I was a little distracted by the title when first opening this. It suggested the scenes at Lake Silencio for this fan of the BBC series “Doctor Who”. But, of course, Anna Moschovakis had nothing of the sort in mind when she penned her second poetry collection “You And Three Others Are Approaching A Lake.” What did she have in mind? I’m not sure. The lake does have some metaphorical significance, but I couldn’t sniff it out with certainty. What is clear is that this is poetry with a mission.
Moschovakis employs lines that are aurally as far from poetry as one can get. They are often almost dry statements which seem to be clipped from various news broadcasts and stitched together. This is not to suggest that this is not poetry, however. This is poetry in the sense of its not-showing-all-the-cards aspect. The careful choosing of her prosaic lines leaves a great deal unsaid, inferred, and the pregnant pauses are uncomfortable ones.
Moschovakis attacks everything Western culture is and she attacks it violently. From over-comsumption and waste to commercialism and materialism to what passes for recreation to the new lows that technology has allowed mankind to reach, she places the whole of Western vice before the reader and forces one to look long and hard at it. Not only does she bloody the culture itself but she also points out exactly what its effect on the human psyche has been. Humans are in the background of this collection and so are human emotions. In fact, those emotions society might consider as virtuous in a human being- desire, humor- are addressed only through the viewpoint of a “Human Machine” and “Annabot”. Violence to the planet and its others species is a recurring theme. This is industrialized and technologicalized poetry. It is hard, unflinching, and it wounds.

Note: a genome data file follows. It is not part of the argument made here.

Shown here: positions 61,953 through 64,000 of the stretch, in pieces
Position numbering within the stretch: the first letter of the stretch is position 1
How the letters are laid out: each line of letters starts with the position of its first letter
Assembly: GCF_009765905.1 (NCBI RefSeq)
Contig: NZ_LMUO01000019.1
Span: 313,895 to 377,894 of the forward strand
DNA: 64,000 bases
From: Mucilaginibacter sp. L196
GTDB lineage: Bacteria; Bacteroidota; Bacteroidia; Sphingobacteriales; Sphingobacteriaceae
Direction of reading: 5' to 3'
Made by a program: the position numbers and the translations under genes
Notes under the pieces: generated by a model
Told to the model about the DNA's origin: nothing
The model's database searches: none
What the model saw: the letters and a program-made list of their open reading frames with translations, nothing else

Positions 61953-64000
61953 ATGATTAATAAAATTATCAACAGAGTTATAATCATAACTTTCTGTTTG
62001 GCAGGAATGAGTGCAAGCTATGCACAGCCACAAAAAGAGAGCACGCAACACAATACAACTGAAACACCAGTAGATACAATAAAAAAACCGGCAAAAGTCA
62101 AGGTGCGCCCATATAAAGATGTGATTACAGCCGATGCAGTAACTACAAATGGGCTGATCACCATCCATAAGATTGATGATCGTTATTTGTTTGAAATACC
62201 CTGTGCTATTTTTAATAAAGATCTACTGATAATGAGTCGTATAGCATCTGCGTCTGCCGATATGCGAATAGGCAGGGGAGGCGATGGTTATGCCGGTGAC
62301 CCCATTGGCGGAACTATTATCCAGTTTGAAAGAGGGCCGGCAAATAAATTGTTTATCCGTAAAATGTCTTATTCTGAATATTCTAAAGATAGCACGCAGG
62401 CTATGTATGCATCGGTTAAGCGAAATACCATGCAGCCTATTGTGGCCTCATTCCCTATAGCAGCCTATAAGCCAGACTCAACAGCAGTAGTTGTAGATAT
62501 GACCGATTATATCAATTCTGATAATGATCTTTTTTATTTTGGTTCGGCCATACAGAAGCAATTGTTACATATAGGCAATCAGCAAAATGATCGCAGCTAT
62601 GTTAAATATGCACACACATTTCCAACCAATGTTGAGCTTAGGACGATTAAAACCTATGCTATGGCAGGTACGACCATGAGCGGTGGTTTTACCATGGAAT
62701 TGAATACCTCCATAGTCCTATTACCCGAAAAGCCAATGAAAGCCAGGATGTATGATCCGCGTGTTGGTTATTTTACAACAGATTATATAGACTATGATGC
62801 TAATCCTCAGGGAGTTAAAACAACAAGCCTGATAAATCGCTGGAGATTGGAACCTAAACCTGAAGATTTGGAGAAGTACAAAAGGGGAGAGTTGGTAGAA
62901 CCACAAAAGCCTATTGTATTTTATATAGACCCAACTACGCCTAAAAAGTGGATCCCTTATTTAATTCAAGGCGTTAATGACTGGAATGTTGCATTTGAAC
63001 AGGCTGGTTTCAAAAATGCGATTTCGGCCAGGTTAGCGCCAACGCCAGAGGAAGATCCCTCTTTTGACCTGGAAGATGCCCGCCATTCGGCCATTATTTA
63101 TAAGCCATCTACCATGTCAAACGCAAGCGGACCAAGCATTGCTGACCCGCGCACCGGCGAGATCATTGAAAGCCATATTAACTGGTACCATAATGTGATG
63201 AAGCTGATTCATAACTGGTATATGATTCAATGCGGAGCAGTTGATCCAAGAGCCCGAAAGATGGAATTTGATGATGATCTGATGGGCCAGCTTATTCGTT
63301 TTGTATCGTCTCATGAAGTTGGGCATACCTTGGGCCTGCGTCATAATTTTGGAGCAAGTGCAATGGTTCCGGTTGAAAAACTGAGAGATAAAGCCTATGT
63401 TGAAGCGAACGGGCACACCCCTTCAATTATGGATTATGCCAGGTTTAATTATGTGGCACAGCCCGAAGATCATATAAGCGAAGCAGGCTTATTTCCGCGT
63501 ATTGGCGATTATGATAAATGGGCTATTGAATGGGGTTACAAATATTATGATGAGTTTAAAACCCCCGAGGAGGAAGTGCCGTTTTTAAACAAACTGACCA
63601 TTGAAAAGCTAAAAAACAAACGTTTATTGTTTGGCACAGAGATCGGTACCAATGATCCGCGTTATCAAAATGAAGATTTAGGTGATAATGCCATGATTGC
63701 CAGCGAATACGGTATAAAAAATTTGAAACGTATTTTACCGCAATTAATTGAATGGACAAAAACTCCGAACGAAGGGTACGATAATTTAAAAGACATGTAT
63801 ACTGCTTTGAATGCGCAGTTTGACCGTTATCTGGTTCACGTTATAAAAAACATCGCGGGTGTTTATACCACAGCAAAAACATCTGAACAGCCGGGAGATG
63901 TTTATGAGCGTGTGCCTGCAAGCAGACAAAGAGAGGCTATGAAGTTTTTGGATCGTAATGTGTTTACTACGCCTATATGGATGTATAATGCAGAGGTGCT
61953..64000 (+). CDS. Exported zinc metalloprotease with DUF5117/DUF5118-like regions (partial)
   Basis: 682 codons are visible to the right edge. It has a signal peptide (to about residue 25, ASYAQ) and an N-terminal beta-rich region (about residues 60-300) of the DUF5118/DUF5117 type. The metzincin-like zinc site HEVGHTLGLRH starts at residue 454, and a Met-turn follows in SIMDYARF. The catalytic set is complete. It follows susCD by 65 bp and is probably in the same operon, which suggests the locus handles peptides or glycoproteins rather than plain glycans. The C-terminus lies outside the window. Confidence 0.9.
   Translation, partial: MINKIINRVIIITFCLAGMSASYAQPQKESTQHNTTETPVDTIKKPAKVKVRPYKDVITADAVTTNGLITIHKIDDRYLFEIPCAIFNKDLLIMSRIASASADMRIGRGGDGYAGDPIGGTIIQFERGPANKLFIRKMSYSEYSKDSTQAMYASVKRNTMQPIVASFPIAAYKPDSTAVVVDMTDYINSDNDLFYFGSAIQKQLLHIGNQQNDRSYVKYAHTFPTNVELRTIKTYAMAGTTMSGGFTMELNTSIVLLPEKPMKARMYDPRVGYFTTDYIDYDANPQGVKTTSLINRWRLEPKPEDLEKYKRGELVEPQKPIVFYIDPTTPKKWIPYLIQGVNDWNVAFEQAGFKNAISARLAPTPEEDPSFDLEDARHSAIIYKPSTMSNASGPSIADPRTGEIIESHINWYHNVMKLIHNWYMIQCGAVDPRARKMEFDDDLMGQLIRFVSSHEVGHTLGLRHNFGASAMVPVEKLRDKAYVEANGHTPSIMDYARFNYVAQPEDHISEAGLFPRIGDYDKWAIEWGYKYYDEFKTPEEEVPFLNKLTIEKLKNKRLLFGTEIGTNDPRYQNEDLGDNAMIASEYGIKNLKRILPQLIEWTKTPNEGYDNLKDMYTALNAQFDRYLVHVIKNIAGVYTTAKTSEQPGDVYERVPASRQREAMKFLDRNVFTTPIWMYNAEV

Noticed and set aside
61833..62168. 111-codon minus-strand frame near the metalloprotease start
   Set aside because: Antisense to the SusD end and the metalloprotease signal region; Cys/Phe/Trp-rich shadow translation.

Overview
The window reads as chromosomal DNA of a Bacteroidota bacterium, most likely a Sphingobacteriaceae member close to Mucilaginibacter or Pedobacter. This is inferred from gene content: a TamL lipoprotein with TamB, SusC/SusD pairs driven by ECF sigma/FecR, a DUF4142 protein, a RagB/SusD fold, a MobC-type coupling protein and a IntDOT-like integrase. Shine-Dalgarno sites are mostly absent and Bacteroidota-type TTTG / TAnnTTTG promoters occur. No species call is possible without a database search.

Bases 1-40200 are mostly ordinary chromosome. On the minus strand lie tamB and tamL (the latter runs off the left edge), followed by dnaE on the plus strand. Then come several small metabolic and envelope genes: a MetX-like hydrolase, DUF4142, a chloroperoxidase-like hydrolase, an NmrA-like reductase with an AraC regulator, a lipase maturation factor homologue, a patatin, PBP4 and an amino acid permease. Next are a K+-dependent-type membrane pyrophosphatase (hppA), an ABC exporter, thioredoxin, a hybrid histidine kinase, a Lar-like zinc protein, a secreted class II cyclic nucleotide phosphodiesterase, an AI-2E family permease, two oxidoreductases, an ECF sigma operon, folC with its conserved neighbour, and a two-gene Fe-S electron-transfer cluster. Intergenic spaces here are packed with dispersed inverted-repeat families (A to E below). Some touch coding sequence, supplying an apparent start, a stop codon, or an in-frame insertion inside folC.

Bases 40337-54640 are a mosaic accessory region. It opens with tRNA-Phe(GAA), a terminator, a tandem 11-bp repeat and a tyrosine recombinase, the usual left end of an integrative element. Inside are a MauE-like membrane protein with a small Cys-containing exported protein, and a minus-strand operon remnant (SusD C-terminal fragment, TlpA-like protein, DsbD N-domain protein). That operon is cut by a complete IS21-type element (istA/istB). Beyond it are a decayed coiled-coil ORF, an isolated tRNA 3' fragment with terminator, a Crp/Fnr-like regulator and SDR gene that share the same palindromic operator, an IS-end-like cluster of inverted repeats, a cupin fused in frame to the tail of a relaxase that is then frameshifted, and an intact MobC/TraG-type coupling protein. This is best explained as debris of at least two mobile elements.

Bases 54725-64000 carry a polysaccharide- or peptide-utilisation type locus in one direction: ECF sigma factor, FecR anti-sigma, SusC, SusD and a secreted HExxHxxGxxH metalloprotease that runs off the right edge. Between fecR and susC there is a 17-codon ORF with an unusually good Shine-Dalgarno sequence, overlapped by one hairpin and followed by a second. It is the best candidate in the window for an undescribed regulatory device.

The oddest thing about the four long poems that make up this book is that they do not feel political at all. One’s logic says they are, that they must be and fiercely so. But they do not feel it. They do not read it. Somehow, despite extremely dark and heavy material, Moschovakis manages to maintain an intimacy that precludes an obvious political rant.
What Anna Moschovakis has achieved with this work is to rudely awaken her readers to a reality that is very uncomfortable to admit and nearly impossible to come to terms with. It is a reality so condemning that it is easier to forget it, ignore it, or remain in ignorance of it than to address it. Bravo to Moschovakis’ bravery in not only making her readers consider it, but also in being willing to face it herself.